One of the changes in party loyalty and composition in recent elections has been the increased support for Democratic candidates by Wall Street, high tech executives, and others in the corporate elite. In recent campaigns, Democrats have outraised Republicans on Wall Street, in Silicon Valley, and certainly in Hollywood. And it isn’t even close. A lot of corporate chieftains are happy to turn their freedom, and no small part of their fortunes, over to people like Pelosi, Clinton, and Biden, if they get to be in the club, too.
Rather than being freedom-loving entrepreneurs and defenders of capitalism, leaders of companies like Google, Facebook, and Twitter are sucking up to Congressional leaders and begging for governmental regulation. And why not? Regulation raises the cost of entry and lessens the chances that a competitor can take market share from them.
Do yourself a favor and pick-up copies of Clinton Cash or Secret Empires by Peter Schweizer. He has done the best work of anyone on the way our elites use politics to get rich.
People like Biden, the Clintons, the Obamas, the Reids, and the McConnells got rich by being public servants. Much of it legally but through questionable ethics.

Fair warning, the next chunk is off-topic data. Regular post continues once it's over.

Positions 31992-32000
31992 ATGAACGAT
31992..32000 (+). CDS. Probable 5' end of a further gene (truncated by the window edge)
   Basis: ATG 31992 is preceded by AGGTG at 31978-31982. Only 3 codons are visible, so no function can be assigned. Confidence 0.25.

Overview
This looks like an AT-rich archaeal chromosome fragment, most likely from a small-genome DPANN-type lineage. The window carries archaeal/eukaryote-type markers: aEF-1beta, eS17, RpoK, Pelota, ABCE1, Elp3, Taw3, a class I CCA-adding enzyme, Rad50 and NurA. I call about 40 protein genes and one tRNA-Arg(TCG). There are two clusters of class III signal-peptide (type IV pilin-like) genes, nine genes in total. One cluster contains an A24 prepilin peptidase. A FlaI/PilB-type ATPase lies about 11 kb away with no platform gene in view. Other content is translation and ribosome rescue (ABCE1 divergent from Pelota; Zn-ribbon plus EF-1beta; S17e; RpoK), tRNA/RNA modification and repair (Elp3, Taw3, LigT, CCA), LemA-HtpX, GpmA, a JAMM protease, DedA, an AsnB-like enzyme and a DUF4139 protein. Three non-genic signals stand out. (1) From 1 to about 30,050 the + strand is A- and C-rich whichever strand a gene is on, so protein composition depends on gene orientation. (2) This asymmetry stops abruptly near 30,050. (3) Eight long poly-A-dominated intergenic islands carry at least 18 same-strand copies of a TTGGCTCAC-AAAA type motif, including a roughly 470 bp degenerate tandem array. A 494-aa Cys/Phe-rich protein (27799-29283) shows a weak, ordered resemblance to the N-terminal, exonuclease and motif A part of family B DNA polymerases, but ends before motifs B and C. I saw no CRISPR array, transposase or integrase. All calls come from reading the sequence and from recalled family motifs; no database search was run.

Our founding fathers thought public service was a good thing, an honorable pursuit, and something they would do for a while and then go back to tending their fields, practicing law, or manufacturing. Today, too many of our leaders start out as unexceptional, if ambitious, people and run for office to build wealth, sell influence, and gain power. It has been said that politics is show business for the ugly. If your ego requires stroking, your bank account needs an infusion, and you’re possessed of flexible morals, running for office is an option you should consider. If we keep electing people who fit those descriptions, we get what we deserve.
You are more likely to find a narcissist candidate than an altruistic one. And get this clear: “Narcissistic Altruist” is a contradiction in terms. Like “Democratic Socialism,” “Religious Atheist,” or “Conservative Democrat.” There is no such thing. You can’t put your own interests, wealth, or greed first and still put the interests of your constituents first.
Our freedom is at risk and we will be disappointed if we expect corrupt people in business and government to fight for it.